Three best practices to secure your website for the coming retail boom
The holidays are upon us, which means retailers are racing to launch new promotions, sales and other temporary web pages in time for what is anticipated to be a record-breaking retail season. Amidst their haste to prepare, some businesses forget—or don’t realize—that there are often a number of critical vulnerabilities in their web applications and servers that go completely unnoticed or unaddressed. In fact, recent research has shown that retail has one of the worst records when it comes to applications failing security checks. This is because web applications are often created quickly, without security in mind. Or even worse, they are created, launched and then forgotten. And if there is one thing we know about applications—they age like milk, not wine.
Our research shows that the average web application contains 11 vulnerabilities, with an average of seven critical vulnerabilities. And every one of those vulnerabilities is a chance for a criminal to breach your company. The last thing a retailer needs right before the holidays is to become yet another victim of cyberattack and negative headline.
Security for Web Applications
To sail smoothly through the holidays, here are three basic hygiene principles that can be used to ensure your business’ web apps are thoroughly safeguarded:
Test Early, Scan Often
The importance of scanning website applications regularly is critical to ensuring web applications aren’t launched with known vulnerabilities. According to CA Veracode’s State of Software Security Report, 60 percent of web applications are scanned less than four times a year, 36 percent of organizations don’t run any kind of static analysis security testing (SAST) and 48 percent of organizations aren’t running any kind of dynamic analysis security testing (DAST). Part of the problem is that so many web servers have vulnerabilities that have not been patched, with 25 percent of those scanned possessing a high or very high severity vulnerability—meaning they could be easily exploited by attackers to compromise websites and potentially steal or compromise consumer data.
Best practice for IT departments is to make sure their web servers are not sending out information that could be valuable to an attacker, such as server version information, for example.
Discovery scans of websites show that organizations have 30 percent to 40 percent more websites than they thought they had. This could include marketing pop-up sites that are left online and forgotten about. These sites often are left online with a redirect instead of being taken down—this is a “messy” practice that can create entry portals for hackers later on.
Shockingly, applications are only scanned twice a year on average. But scanning more frequently during development allows developers to fix on average 48 percent more vulnerabilities versus conducting scans that only give applications an up-or-down on security policy.
Prioritize Remediation Based on Risk
Testing and scanning for vulnerabilities is only half the battle—businesses need to fix the flaws they find. Out of 400,000 application scans that took place over the course of a year, only 18 percent of flaws were closed in less than 30 days, while 49 percent of flaws fixed took more than 90 days to close. Because critical vulnerabilities put your organization at the most risk, companies should fix the most severe vulnerabilities first. Many organizations are wisely doing this already—data shows organizations fix high severity vulnerabilities at twice the overall fix rate.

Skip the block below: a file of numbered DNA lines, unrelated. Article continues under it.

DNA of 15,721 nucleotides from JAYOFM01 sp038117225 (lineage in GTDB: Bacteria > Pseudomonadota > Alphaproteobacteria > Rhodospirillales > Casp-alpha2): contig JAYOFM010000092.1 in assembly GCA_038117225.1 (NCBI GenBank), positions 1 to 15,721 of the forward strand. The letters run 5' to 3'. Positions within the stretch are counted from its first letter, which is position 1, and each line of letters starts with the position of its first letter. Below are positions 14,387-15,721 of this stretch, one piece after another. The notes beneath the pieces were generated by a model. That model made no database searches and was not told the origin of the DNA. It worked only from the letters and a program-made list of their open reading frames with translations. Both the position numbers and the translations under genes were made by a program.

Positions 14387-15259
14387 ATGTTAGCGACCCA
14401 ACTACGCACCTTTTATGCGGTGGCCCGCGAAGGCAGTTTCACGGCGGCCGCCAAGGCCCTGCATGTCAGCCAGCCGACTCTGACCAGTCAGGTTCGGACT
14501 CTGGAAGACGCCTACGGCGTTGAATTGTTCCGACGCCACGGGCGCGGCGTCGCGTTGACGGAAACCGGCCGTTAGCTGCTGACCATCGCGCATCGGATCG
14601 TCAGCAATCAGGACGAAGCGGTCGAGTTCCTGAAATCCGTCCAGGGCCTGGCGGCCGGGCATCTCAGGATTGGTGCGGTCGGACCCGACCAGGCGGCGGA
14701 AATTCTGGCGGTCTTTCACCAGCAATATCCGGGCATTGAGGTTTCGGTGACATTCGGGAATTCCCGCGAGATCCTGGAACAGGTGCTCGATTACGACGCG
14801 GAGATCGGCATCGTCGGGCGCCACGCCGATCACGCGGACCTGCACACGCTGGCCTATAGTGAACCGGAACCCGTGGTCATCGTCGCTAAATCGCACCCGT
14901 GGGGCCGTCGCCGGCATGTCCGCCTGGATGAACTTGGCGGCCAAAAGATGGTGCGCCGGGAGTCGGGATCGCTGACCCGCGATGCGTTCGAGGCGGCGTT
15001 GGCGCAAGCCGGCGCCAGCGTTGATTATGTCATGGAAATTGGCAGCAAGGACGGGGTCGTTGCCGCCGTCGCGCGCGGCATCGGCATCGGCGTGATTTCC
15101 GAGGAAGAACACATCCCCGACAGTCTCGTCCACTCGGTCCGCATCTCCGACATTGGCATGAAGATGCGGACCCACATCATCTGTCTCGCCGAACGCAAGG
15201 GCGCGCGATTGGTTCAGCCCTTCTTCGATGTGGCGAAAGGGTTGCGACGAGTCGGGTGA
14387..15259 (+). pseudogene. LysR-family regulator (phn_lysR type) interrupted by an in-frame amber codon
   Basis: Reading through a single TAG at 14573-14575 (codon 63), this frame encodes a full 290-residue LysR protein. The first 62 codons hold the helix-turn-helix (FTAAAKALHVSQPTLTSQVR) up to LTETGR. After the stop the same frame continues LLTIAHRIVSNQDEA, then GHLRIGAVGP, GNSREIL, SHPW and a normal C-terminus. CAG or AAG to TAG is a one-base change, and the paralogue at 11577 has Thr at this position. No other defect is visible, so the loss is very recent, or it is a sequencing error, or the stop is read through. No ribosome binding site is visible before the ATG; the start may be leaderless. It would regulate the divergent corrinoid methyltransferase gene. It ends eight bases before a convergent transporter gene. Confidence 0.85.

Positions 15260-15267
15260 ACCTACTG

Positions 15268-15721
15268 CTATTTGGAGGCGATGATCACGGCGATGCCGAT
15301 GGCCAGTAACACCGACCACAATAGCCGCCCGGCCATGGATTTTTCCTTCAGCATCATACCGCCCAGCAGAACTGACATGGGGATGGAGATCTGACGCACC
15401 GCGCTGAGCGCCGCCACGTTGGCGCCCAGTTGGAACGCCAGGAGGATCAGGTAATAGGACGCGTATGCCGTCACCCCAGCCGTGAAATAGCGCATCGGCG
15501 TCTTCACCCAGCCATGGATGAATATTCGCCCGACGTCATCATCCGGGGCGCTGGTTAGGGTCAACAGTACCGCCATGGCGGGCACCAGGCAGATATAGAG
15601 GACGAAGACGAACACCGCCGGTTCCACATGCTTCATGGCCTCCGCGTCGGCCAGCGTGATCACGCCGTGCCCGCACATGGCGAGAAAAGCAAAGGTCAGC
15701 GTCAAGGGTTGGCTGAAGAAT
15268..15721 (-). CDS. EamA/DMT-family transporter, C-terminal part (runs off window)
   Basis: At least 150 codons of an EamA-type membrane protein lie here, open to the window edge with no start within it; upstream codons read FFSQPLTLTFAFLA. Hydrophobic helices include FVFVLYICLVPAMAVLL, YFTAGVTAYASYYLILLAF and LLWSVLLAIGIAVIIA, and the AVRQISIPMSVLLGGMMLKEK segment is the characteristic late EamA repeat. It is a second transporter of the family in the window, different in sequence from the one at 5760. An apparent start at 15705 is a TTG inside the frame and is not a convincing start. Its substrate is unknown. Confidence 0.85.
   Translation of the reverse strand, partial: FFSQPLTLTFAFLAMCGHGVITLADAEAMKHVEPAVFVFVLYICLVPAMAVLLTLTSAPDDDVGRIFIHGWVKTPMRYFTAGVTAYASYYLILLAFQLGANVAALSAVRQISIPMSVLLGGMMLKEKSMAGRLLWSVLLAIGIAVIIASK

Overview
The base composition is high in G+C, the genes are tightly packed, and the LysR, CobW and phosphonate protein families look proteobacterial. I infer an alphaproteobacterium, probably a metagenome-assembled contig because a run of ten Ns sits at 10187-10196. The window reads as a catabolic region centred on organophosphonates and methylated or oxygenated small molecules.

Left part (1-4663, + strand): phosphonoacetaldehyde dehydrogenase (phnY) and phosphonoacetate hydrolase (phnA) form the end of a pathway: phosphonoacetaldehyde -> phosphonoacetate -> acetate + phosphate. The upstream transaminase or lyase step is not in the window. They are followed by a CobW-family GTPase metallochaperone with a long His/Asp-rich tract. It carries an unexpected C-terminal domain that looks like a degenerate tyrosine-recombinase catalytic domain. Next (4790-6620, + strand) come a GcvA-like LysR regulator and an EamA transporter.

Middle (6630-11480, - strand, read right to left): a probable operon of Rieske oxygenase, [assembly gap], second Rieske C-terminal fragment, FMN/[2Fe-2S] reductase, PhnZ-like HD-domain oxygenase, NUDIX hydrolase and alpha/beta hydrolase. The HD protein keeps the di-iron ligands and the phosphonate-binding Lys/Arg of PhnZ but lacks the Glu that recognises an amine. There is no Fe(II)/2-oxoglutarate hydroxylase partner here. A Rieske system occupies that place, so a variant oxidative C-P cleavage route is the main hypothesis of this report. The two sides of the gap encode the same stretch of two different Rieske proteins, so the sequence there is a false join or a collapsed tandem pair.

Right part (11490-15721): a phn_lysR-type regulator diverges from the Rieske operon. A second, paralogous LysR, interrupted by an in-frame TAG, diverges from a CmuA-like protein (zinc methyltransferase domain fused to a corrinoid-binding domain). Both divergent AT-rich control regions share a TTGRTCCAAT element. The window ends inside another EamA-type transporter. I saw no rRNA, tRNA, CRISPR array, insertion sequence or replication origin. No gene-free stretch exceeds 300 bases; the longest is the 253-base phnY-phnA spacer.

To prioritize risk, organizations must account for the severity of the flaw in addition to the business value of the application at risk. In addition, not all high-severity flaws are weighted equally—some organizations may choose to prioritize more high- and medium-level vulnerabilities that have more value, or are in more sensitive applications, over very high severity vulnerabilities in less sensitive applications.
Empower Developers with Resources to Make Security Part of Their Process
It’s important that cybersecurity professionals nurture their relationships with the people who are closest to the development process. But this is often deprioritized. According to findings from a survey conducted by CA Veracode and ESG, only 18 percent of development team leaders said security was the most important metric for measuring their team’s performance. And security education and ongoing training is equally neglected, with 68 percent of surveyed developers and IT pros saying their organizations aren’t supplying them with adequate training. This endemic goes all the way back to college—76 percent of respondents reported that they weren’t required to complete any security courses while in school.
However, developers do care about security, and these stats should serve as a reminder to maintain vigilance in helping developers get the tools and reinforcement they need to fix vulnerabilities efficiently. In fact, there is a 19 percent improvement in vulnerability fix rates when employers provide developers with on-demand training courses.
As more cybersecurity threats continue to emerge, having a “clean” app landscape has unmatched long-term benefits and can help ensure customers continue to have trust in your brands.
About the Author / Joe Pelletier
Joe Pelletier is the Director of Product Management for Veracode’s Web Application Security and Runtime Protection product lines. He has worked in application security for over six years, originally helping large enterprise clients implement secure development practices and programs. Joe is a hands-on learner and passionate about building great products and teams. Prior to Veracode, Joe worked in the financial services industry and helped develop portfolio management and investment research platforms. He received his degree in Finance from Bryant University. Follow Joe on Twitter.